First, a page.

The Solar Industry’s New Dirty Secret

<a href="http://www.flickr.com/photos/matthijskoster/718659143/sizes/z/in/photolist-26vjjT-26vjEK-5udeNZ-bpaJMq-7YJF8X-7wFJG1-K27E-aJVP4D-4f5C43-bv2V2D-fovTbc-8TtuU6-daxnSV-gsCLP-6QDcTX-eN6bR3-bUhh7j-bUhgjE-7zNZea-d72jms-uXXHd-HCKKw-9GddpR-9Gddpz-3ezce8-8RtDh4-bQZ34p-7qMAay-86GjSd-bYWn2m-56SVcF-bb4ceZ-7dRsp1-7oAUEH-73ZD6R-8Whr6-9ncKiQ-bYWaiU-bYWhaE-dP4Y6h-bYWVk5-7fFkmu-ekzDJH-7oiNUu-5aTKFw-6YAhQT-bQVHjM-7DBXy9-6YAhSF-5nKiGF-bYWmXN/">Matthijs Koster</a>/Flickr

Let our journalists help you make sense of the noise: Subscribe to the Mother Jones Daily newsletter and get a recap of news that matters.


It’s no secret that manufacturing solar panels often requires toxic heavy metals, explosive gases, and rare-earth elements that come from shoddy mines in war-torn republics. But here’s a surprise: The solar industry is actually getting dirtier in some respects. The latest Solar Scorecard from the Silicon Valley Toxics Coalition (SVTC), released last week, reports that the industry has slipped on several key environmental metrics, with many solar-panel manufacturers now refusing to provide any information about their manufacturing practices at all.

In terms of market share, only 35 percent of the solar-panel industry responded to this year’s SVTC survey, compared to 51 percent last year. According to SVTC, several major solar companies have provided almost no meaningful information about their environmental performance—stats such as the toxicity of their panels, the use of conflict minerals, or the sustainability of their supply chains—through reports to the group or on their websites.

“If they are not providing the information, we have to assume the worst,” says SVTC executive director Sheila Davis.

Solar companies that do provide sustainability stats are in some cases scaling back their environmental commitments. This year, Arizona-based First Solar started giving customers in most countries the option of buying its panels without participating in its recycling program, reducing the number of solar companies with mandatory recycling programs in the United States to zero. Also, fewer companies this year told SVTC that they would commit to supporting a program to take back and recycle their used solar panels.

Davis blames the poor scores on a global glut of photovoltaic (PV) panels. Huge Chinese subsidies for solar companies have driven down global PV prices (and helped boost sales) but have forced many companies to cut costs. Some major European- and American-based manufacturers (and a few Chinese ones) that abide by strict environmental standards have lost market share or gone out of business and stopped responding to the surveys. 

The environmental opacity of the PV industry stands in ironic contrast to that of the PC industry, which, after years of pressure from SVTC and other groups, now routinely discloses a wide range of information about the environmental lifecycle of its products.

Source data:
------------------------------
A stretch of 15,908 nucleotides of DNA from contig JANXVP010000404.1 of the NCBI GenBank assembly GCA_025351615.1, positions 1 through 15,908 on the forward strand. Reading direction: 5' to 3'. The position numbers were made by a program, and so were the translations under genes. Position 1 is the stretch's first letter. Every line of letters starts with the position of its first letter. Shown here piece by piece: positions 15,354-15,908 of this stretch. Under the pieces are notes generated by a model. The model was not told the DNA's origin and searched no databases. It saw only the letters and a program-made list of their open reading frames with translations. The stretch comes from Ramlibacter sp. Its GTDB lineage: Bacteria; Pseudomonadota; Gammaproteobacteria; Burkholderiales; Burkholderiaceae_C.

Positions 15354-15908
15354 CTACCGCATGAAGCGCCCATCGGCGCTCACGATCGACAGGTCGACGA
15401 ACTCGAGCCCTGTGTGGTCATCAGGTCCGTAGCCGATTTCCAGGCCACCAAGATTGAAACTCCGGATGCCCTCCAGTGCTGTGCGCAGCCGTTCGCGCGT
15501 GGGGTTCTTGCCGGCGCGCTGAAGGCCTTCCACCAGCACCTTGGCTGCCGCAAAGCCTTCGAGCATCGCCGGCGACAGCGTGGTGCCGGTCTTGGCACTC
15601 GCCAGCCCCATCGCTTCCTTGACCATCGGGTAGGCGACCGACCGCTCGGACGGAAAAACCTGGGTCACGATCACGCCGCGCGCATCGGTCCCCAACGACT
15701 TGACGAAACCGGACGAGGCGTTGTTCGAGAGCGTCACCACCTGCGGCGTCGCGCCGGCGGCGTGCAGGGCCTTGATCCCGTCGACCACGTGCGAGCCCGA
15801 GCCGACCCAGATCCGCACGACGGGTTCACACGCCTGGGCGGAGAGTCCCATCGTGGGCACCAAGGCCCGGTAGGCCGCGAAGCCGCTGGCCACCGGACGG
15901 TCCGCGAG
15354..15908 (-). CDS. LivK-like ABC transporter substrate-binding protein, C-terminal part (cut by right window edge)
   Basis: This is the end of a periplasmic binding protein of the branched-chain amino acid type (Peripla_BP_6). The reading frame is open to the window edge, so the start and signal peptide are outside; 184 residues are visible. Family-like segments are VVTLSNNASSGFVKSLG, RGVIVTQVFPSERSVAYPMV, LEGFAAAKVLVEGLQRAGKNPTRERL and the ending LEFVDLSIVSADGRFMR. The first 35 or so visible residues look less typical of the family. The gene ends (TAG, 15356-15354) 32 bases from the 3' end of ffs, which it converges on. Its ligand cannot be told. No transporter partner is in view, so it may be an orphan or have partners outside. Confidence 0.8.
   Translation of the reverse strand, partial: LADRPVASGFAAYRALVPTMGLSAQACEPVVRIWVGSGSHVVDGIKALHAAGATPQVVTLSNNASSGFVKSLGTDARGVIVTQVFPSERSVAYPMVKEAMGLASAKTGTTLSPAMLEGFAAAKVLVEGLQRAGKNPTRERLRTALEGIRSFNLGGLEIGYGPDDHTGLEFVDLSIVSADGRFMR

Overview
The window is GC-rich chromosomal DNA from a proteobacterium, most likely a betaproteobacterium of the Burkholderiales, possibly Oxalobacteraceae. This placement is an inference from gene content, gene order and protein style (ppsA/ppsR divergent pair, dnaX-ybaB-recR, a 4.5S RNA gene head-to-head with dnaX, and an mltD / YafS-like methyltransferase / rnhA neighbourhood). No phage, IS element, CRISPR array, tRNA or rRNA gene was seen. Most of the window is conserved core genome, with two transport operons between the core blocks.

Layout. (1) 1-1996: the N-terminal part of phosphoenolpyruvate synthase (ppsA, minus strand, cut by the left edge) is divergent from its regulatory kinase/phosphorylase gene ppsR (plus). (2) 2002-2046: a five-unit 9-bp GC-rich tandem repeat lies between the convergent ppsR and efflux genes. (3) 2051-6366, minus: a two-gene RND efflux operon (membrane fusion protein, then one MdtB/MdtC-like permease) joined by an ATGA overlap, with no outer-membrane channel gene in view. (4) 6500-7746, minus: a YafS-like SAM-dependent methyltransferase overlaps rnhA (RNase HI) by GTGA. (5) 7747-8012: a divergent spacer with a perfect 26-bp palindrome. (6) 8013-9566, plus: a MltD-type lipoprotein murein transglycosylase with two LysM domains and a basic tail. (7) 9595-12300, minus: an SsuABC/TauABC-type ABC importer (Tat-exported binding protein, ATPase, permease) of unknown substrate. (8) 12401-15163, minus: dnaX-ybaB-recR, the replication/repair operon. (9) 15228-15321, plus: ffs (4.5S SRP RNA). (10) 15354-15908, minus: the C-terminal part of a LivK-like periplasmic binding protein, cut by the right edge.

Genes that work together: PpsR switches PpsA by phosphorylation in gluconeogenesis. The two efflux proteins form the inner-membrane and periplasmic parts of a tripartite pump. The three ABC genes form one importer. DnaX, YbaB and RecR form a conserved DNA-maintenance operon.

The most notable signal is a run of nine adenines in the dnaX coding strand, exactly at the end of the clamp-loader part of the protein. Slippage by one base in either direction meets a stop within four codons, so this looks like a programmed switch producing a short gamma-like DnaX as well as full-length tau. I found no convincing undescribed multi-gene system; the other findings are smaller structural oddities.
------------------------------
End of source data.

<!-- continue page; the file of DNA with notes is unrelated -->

“My gut feeling is that solar companies need pressure just like the electronics industry does,” Davis says. “They are not going to rise to the top on their own.”

IT'S NOT THAT WE'RE SCREWED WITHOUT TRUMP:

"It's that we're screwed with or without him if we can't show the public that what we do matters for the long term," writes Mother Jones CEO Monika Bauerlein as she kicks off our drive to raise $350,000 in donations from readers by July 17.

This is a big one for us. It's our first time asking for an outpouring of support since screams of FAKE NEWS and so much of what Trump stood for made everything we do so visceral. Like most newsrooms, we face incredibly hard budget realities, and it's unnerving needing to raise big money when traffic is down.

So, as we ask you to consider supporting our team's journalism, we thought we'd slow down and check in about where Mother Jones is and where we're going after the chaotic last several years. This comparatively slow moment is also an urgent one for Mother Jones: You can read more in "Slow News Is Good News," and if you're able to, please support our team's hard-hitting journalism and help us reach our big $350,000 goal with a donation today.

payment methods

IT'S NOT THAT WE'RE SCREWED WITHOUT TRUMP:

"It's that we're screwed with or without him if we can't show the public that what we do matters for the long term," writes Mother Jones CEO Monika Bauerlein as she kicks off our drive to raise $350,000 in donations from readers by July 17.

This is a big one for us. So, as we ask you to consider supporting our team's journalism, we thought we'd slow down and check in about where Mother Jones is and where we're going after the chaotic last several years. This comparatively slow moment is also an urgent one for Mother Jones: You can read more in "Slow News Is Good News," and if you're able to, please support our team's hard-hitting journalism and help us reach our big $350,000 goal with a donation today.

payment methods

We Recommend

Latest

Sign up for our free newsletter

Subscribe to the Mother Jones Daily to have our top stories delivered directly to your inbox.

Get our award-winning magazine

Save big on a full year of investigations, ideas, and insights.

Subscribe

Support our journalism

Help Mother Jones' reporters dig deep with a tax-deductible donation.

Donate